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CBN cautions microfinance banks against forex transactions and wholesale banking

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The Central Bank of Nigeria has advised microfinance institutions against engaging in certain prohibited activities, including wholesale banking and foreign exchange transactions.

This was disclosed in a circular titled “Cessation of non-permissible activities by microfinance banks,” signed by Ibrahim Tukur on behalf of CBN’s Financial Policy and Regulation Department.

CBN said, “The Central Bank of Nigeria has observed the activities of some microfinance banks that have gone beyond the remit of their operating licence by engaging in non-permissible activities, especially wholesale backing, foreign exchange transactions and others.

“Given the comparatively low capitalisation of MfBs, dealing in wholesale and/or foreign exchange transactions are a significant risk with dire consequences for financial system stability. Therefore,  it has become imperative to remind all MfBs to strictly comply with the extant Revised Regulatory and Supervisory Guidelines for Microfinance Banks in Nigeria 2012.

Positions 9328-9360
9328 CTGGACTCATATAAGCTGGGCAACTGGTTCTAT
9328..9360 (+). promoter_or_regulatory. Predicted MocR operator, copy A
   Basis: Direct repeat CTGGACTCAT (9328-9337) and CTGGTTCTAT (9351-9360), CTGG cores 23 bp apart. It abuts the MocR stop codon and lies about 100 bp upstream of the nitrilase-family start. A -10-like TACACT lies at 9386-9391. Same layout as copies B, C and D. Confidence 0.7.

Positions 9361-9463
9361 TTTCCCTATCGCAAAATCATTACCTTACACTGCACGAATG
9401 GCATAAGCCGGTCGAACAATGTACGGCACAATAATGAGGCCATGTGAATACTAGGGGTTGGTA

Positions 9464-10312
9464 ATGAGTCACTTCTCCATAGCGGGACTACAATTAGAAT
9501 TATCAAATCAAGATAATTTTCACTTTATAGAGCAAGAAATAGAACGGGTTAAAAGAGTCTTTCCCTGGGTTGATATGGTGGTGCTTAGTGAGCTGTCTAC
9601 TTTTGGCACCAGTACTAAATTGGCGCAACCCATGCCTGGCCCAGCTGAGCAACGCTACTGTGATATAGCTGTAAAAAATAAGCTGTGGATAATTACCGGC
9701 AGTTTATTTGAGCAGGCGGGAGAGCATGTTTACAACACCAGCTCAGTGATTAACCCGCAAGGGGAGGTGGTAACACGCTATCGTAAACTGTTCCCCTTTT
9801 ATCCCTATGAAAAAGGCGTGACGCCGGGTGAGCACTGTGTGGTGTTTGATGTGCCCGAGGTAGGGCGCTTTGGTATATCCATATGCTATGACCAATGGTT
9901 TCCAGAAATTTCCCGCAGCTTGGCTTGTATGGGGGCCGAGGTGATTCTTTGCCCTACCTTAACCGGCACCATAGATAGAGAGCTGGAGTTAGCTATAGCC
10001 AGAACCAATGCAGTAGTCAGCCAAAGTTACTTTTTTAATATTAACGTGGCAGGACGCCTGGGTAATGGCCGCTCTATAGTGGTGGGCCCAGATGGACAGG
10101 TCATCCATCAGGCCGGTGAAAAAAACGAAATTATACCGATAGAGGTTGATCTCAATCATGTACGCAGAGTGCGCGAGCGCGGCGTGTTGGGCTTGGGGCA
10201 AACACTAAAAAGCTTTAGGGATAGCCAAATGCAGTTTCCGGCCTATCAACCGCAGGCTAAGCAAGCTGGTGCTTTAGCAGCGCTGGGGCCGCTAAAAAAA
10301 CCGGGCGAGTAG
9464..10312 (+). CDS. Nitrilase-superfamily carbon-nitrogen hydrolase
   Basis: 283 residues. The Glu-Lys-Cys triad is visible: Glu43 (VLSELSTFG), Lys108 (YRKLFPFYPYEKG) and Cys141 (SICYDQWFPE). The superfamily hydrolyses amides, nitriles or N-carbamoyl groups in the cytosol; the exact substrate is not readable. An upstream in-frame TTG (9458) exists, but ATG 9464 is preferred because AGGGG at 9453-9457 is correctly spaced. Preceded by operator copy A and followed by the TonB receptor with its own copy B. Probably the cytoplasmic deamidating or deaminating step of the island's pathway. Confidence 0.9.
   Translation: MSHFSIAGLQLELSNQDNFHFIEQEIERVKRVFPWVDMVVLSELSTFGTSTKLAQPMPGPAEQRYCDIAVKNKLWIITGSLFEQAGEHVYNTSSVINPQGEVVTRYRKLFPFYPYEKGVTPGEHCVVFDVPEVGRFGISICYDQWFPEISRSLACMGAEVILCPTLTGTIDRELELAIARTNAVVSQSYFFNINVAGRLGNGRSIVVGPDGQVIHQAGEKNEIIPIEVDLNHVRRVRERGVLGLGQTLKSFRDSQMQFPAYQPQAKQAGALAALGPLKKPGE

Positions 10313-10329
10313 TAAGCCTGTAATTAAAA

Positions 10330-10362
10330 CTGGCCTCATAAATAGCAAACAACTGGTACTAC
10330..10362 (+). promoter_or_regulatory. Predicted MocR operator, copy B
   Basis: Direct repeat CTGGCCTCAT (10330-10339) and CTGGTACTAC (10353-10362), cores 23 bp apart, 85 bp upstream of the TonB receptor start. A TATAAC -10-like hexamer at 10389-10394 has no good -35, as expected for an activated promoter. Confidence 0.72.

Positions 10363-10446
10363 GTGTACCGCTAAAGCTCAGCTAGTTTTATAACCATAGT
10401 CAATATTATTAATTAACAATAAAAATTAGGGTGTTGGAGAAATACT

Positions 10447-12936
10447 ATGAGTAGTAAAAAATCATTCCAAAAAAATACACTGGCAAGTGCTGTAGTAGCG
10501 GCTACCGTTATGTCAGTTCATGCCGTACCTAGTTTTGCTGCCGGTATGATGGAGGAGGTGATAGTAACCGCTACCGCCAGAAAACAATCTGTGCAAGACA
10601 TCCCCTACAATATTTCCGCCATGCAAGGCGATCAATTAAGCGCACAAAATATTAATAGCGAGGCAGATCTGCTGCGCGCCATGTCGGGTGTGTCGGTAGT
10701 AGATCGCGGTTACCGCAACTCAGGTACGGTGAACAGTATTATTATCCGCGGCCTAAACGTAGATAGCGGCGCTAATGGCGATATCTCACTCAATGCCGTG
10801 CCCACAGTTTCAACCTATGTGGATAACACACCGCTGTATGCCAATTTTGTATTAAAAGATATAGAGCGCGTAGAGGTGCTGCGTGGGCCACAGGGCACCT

“For the avoidance of doubt and consistent with the permissible activities of specialised micro-institutions: MfBs are strictly prohibited from foreign exchange transactions.

“MfBs are to primarily focus on providing financial services to retail and/or micro-clients with a limitation of N500,000 per transaction for Tier 2 Unit MFBs and N1m for other categories. MfBs shall constitute a minimum of 80 per cent of the total loans portfolio for MBs.

“The CBN would continue to monitor developments in the MfB sector and apply stringent regulatory sanctions for violations of extant regulations, including revoking licenses of non-compliant MFBs.”

In case you missed it

Nairametrics, a few days ago disclosed that some Microfinance Banks (MFBs) now give loans to United Kingdom-bound Nigerians, who use such funds as their ‘Proof of Fund’ (POF) to acquire visas.

According to provisional data from the CBN, MFBs collectively recorded a total loan to the private sector of N761.4 trillion as of June 2021. This follows a similar contraction in February and the second in about 10 months.

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